Meditating on God’s word helps us recognize how we are called to serve moment by moment. Meditating on God’s word develops the wisdom to recognize if we are best honoring God by meeting with a friend, planting flowers in the garden, or disciplining a child. It all begins when we have had enough “me time” and are ready to prioritize a little “let-go-of-me” time with the Lord every day.

Speaking of recognizing how we are called to serve moment by moment… I am exhausted. (Who isn’t, right?) While I know I am called to write, I also know lots of things have been slipping through the cracks in my own home. Things I am called to do, like spending time with my kids (you’d think I do a lot of that by homeschooling, but that’s not what I mean. I mean spending time with them as people, not as those who need educating or feeding or dressing.) Things like fixing broken tables and chairs and gutters. Things like preparing for a mission trip this summer, planning engaging lessons for school next year, writing a Bible study on James, and visiting our extended family. And things like meditating on God’s word for what he wants me to hear, not what I’ll write about… Bottom line, I think I am called to a mini-break from publishing at Cultivate Grace.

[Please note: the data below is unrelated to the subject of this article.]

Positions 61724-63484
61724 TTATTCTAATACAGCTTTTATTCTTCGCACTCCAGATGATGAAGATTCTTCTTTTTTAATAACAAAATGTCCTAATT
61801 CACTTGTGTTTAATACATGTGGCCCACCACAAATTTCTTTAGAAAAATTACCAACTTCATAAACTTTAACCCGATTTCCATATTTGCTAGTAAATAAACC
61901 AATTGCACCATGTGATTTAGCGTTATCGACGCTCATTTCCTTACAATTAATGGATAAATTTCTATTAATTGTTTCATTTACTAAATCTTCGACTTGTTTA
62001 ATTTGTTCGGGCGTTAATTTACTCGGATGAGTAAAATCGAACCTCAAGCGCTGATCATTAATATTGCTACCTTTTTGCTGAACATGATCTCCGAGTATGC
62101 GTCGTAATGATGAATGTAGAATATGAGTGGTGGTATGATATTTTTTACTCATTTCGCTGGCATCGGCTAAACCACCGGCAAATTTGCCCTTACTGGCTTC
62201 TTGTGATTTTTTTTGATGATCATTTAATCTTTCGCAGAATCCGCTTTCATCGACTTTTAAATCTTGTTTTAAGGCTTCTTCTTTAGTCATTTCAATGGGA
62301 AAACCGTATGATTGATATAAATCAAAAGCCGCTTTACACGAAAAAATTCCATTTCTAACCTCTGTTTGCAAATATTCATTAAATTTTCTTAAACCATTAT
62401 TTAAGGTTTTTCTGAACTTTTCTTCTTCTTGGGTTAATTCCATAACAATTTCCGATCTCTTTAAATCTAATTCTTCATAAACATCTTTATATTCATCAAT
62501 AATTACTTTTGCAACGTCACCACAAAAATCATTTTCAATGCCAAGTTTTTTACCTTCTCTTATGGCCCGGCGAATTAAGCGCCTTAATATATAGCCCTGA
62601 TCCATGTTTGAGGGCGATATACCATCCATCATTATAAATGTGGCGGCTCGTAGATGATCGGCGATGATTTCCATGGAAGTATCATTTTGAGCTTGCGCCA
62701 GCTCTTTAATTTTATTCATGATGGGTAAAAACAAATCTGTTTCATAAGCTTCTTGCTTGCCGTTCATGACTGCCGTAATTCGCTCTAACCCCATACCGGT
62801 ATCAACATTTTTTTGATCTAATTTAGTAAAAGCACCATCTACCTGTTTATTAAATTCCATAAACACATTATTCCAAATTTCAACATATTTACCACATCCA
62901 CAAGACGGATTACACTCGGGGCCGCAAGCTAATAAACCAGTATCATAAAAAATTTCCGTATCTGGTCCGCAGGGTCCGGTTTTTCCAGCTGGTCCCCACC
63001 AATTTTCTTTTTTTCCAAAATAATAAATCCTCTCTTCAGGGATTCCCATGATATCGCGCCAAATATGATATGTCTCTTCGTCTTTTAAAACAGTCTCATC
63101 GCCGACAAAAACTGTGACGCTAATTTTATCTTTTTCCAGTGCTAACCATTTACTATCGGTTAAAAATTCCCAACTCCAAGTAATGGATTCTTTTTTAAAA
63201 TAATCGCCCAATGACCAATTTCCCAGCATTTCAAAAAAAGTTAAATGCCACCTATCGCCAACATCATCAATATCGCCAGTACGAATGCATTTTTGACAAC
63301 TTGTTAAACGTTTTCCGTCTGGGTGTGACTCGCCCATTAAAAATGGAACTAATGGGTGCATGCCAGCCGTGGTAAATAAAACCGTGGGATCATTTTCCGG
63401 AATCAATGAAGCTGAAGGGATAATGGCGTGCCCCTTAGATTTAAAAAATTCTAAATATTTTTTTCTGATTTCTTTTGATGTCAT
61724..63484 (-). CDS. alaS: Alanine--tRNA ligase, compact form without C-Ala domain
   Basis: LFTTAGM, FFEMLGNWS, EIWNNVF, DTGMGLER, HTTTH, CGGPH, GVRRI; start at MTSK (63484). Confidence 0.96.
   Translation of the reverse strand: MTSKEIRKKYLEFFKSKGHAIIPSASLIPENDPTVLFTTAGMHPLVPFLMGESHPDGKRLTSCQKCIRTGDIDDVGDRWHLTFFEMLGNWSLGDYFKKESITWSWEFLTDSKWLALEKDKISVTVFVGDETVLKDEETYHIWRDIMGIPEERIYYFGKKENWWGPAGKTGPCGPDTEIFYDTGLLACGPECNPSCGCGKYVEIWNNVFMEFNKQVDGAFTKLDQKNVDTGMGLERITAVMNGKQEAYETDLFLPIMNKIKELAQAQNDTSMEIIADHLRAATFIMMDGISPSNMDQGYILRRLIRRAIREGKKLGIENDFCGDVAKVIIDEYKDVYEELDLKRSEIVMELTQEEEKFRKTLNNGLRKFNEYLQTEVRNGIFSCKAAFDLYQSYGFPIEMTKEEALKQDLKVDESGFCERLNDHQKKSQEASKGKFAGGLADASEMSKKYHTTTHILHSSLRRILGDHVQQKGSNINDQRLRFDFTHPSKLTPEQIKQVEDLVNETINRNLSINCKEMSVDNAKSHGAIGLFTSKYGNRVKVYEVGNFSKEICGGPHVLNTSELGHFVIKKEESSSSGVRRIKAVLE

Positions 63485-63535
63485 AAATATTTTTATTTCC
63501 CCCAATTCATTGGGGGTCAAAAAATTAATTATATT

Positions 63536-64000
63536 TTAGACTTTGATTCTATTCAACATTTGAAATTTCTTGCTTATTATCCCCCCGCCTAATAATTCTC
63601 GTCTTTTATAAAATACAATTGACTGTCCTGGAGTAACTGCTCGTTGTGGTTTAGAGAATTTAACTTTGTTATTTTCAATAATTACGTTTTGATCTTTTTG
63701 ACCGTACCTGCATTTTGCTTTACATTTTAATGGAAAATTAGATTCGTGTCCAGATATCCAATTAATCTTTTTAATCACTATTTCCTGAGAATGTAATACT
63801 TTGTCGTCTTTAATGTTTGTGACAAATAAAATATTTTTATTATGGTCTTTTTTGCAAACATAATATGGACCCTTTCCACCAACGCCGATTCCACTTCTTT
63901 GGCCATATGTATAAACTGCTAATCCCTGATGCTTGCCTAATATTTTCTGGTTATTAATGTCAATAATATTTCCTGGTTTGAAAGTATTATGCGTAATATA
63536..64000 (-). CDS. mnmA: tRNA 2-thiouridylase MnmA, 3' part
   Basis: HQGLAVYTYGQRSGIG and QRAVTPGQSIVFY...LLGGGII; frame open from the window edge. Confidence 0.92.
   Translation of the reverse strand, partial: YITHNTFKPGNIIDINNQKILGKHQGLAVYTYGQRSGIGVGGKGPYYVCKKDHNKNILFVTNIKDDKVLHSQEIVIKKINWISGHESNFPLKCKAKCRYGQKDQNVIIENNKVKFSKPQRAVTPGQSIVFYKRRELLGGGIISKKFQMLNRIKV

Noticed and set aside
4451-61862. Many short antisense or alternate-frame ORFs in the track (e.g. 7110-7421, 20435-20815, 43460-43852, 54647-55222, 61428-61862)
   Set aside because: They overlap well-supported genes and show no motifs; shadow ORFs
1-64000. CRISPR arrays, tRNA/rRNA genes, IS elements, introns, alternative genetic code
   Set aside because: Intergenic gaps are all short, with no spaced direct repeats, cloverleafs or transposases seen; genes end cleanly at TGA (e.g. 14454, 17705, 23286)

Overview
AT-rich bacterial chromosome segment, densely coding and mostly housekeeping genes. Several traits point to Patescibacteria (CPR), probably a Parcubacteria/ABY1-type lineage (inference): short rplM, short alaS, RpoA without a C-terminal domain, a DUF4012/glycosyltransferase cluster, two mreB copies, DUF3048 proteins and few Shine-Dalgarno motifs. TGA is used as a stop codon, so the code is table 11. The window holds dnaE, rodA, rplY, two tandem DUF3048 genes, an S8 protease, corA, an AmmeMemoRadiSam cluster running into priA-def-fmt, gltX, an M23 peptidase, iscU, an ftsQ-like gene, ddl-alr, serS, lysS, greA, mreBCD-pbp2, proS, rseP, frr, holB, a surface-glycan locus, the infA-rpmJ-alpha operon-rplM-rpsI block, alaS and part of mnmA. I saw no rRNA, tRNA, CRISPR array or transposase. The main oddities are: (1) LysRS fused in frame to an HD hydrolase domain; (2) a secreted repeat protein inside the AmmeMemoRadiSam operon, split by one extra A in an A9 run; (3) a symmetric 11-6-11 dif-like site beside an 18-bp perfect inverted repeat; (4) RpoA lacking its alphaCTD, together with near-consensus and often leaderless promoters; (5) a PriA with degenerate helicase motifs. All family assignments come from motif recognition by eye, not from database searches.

So, I’m taking a “Spring Break.” 🙂

Which means you won’t get any posts for the next couple of weeks, BUT beginning in May you can expect more about spending time in God’s word and prayer on Mondays, a series about organizing a pantry (even if you don’t have one!) on Wednesdays, and more on Relational Wisdom on Fridays. And sometime in the fall (Lord willing!), look for a study on the book of James.

9 Cool Ideas for Under-Bed Storage in the Kids’ Room

Okay, a few weeks ago we made the monsters leave the space under the bed to make room for welcome guests.

Today I’d like to look at a lot more ideas to make use of the space under the bed in a kid’s room.

If you aren’t already using it for a mattress for overnight guests, you might like to consider one of these ideas.